by Matt Weik
There’s nothing wrong with a little friendly competition, right? Or is there? But then how does a support system fare when compared? Researchers looked at the several ways to help exercisers adhere to an exercise program through the use of social media and the findings might just surprise you.
About the research
800 participants agreed to sign up for an 11-week exercise program. Each participant was given the ability to take exercise classes at a gym, along with nutrition consulting, fitness mentoring, and access to a website created by the researchers to help with managing the entire program. The participants were split into four groups to showcase how different social networks changed their exercise behavior. The four groups were specified as: team support, team competition, individual competition, and a control group. At the end of the program, there were prizes given to the participants who attended the most exercise classes provided by the study.
The differences in social network varied within each group. The team support group was able to chat online with their teammates to push them during the program and to help them adhere to it. In the team competition group, participants were able to keep track of their performance via a leaderboard on the website. For those in the individual group, they were able to look at exercise leaderboards to see how all the individual participants were doing (all names were keep anonymous). The last group being the control group had the ability to attend any classes they wanted, but were not permitted any socialization via social media and could only use the website designed by the researchers.
When researchers looked at the research data from their study, they noticed that support systems actually do not work for most people. In fact, the support system was found to have people going to the gym less than if they were completely left alone by everyone. The competition group actually attended 90% more classes than the control group in the study. Both individual competition and team competition adhered to the programs when compared to the other groups. The team support group was found to have went to 50% less classes than the competitive groups showing that having a social support network does not help with adherence to an exercise program.
One researchers made a comment stating, “Framing the social interaction as a competition can create positive social norms for exercising. Social support can make people more dependent on receiving messages, which can change the focus of the program.” Another researcher noted, “Supportive groups can backfire because they draw attention to members who are less active, which can create a downward spiral of participation. Competitive groups frame relationships in terms of goal-setting by the most active members. These relationships help to motivate exercise because they give people higher expectations for their own levels of performance. In a competitive setting, each person’s activity raises the bar for everyone else. Social support is the opposite: a ratcheting-down can happen. If people stop exercising, it gives permission for others to stop, too, and the whole thing can unravel fairly quickly.”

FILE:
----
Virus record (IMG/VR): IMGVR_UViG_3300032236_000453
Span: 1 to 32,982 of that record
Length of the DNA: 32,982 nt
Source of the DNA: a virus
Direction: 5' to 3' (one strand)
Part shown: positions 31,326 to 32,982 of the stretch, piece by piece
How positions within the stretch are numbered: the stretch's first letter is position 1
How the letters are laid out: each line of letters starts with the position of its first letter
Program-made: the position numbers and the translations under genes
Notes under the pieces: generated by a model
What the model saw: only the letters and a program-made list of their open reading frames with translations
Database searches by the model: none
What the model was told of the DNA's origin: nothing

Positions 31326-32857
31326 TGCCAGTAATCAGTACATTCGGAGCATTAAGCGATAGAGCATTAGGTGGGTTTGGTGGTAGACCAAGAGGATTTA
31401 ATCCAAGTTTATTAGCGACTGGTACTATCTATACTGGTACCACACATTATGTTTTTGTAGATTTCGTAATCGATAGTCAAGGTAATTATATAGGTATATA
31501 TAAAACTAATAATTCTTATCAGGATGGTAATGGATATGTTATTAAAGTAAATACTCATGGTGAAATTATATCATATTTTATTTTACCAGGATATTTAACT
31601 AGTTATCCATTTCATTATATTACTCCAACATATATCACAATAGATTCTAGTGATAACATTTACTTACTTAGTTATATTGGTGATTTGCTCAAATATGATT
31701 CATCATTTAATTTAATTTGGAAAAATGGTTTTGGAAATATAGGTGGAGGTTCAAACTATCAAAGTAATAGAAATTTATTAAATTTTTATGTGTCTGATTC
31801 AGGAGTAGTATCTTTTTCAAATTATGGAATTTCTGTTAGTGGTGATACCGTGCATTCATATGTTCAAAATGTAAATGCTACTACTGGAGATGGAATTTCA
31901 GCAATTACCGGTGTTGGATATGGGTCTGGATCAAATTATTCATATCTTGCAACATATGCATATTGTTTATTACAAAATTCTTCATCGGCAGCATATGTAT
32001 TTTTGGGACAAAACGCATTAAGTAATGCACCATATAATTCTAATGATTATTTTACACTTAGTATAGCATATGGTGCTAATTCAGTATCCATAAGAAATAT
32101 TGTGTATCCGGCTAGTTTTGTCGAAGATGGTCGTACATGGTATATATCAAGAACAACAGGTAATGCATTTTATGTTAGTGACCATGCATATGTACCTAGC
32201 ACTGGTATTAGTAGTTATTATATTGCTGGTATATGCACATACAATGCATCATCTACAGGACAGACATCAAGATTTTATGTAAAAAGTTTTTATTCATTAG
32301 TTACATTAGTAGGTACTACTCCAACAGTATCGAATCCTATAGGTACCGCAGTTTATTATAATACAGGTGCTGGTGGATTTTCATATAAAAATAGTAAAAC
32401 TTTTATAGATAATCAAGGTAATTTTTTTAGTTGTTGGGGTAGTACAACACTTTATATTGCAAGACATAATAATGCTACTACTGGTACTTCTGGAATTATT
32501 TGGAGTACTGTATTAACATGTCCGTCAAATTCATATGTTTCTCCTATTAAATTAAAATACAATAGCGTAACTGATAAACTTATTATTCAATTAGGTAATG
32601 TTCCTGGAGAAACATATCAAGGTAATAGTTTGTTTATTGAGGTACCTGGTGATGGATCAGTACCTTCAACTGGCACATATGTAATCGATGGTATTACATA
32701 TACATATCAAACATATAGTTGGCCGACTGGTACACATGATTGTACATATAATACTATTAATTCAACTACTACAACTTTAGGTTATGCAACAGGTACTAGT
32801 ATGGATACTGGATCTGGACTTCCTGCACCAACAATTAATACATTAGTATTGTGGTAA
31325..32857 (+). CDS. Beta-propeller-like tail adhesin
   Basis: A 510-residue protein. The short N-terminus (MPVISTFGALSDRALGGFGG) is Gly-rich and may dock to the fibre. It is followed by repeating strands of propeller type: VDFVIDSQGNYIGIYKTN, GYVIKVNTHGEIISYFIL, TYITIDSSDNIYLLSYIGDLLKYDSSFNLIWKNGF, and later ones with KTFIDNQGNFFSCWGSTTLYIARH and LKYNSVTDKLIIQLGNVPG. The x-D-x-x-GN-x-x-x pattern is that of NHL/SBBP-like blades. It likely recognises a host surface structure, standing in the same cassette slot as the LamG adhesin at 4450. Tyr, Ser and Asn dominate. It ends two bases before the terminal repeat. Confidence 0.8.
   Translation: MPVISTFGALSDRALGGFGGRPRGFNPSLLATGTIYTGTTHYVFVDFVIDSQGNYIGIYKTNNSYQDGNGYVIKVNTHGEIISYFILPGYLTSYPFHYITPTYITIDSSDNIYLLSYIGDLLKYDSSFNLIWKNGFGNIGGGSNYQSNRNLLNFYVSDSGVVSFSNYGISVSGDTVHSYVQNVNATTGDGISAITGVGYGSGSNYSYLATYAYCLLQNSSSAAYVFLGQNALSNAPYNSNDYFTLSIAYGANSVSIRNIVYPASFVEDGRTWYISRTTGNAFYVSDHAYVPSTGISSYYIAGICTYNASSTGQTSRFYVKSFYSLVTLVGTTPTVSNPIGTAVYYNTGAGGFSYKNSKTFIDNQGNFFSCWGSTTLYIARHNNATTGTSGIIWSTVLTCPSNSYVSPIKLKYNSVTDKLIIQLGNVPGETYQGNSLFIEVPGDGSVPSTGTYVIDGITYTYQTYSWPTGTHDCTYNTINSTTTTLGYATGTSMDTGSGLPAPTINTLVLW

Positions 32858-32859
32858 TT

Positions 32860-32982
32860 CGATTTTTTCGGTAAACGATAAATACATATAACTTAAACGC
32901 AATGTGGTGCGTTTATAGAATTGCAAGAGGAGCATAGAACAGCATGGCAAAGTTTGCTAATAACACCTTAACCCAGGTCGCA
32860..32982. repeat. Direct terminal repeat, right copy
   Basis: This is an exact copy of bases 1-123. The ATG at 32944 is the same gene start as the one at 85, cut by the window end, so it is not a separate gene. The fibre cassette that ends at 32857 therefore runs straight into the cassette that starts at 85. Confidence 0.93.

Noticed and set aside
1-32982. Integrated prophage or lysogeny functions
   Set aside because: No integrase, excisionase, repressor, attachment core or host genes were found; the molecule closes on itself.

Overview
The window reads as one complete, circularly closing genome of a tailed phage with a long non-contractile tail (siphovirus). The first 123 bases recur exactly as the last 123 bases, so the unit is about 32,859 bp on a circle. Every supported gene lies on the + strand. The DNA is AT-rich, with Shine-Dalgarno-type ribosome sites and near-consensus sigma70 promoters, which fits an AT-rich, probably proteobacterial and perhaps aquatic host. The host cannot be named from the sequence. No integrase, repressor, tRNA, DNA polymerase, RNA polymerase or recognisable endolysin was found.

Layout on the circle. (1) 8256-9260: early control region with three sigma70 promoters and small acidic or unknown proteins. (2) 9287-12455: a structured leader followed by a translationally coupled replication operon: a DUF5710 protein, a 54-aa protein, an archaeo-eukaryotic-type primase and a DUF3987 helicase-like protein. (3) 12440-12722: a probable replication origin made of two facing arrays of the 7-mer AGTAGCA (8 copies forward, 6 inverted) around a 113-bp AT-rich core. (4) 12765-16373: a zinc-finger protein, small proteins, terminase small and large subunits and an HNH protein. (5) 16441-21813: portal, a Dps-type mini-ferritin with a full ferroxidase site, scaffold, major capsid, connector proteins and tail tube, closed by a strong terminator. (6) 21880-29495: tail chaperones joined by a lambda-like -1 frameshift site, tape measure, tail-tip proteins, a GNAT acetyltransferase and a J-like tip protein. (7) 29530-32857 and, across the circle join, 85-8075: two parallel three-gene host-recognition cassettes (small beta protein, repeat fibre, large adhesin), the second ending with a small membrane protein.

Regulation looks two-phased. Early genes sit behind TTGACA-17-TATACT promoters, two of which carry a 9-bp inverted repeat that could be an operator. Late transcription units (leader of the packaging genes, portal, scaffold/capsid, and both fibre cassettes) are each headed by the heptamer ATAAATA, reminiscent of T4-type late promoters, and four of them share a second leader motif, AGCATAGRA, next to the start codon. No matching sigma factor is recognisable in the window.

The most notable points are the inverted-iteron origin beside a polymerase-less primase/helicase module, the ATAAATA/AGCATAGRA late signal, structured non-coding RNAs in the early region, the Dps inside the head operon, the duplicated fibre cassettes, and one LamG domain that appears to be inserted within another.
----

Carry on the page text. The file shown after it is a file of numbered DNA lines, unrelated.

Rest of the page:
The benefit of social media is that you can use it in the confines of your own home. You don’t have to go anywhere, you don’t have to interact in-person with people if you aren’t comfortable doing so. There are many benefits that come along with social media and having the ability to compete with others is a great way to adhere to a program whether it be exercise, weight loss, smoking cessation, etc. One researcher said it best when he mentioned, “Lifestyle changes are hard to make, but if you can give people the right kinds of social tools to help them do it, there’s a lot of good that can be done at relatively little cost.”
Forming healthy habits can transform a lifestyle from something that could potential put you in an early grave to something that allows you to live a good quality of life and see your grandchildren grow up. While competition generally has winners and losers, in the case of this study, anyone who is engaging in a healthy form of competition to adhere to an exercise program is clearly a winner in our book. So rather than posting your dirty laundry on your social media platforms, try competing with others to get in the best shape of your life.
Jingwen Zhang, Devon Brackbill, Sijia Yang, Joshua Becker, Natalie Herbert, Damon Centola. Support or competition? How online social networks increase physical activity: A randomized controlled trial. Preventive Medicine Reports, 2016; 4: 453 DOI: 10.1016/j.pmedr.2016.08.008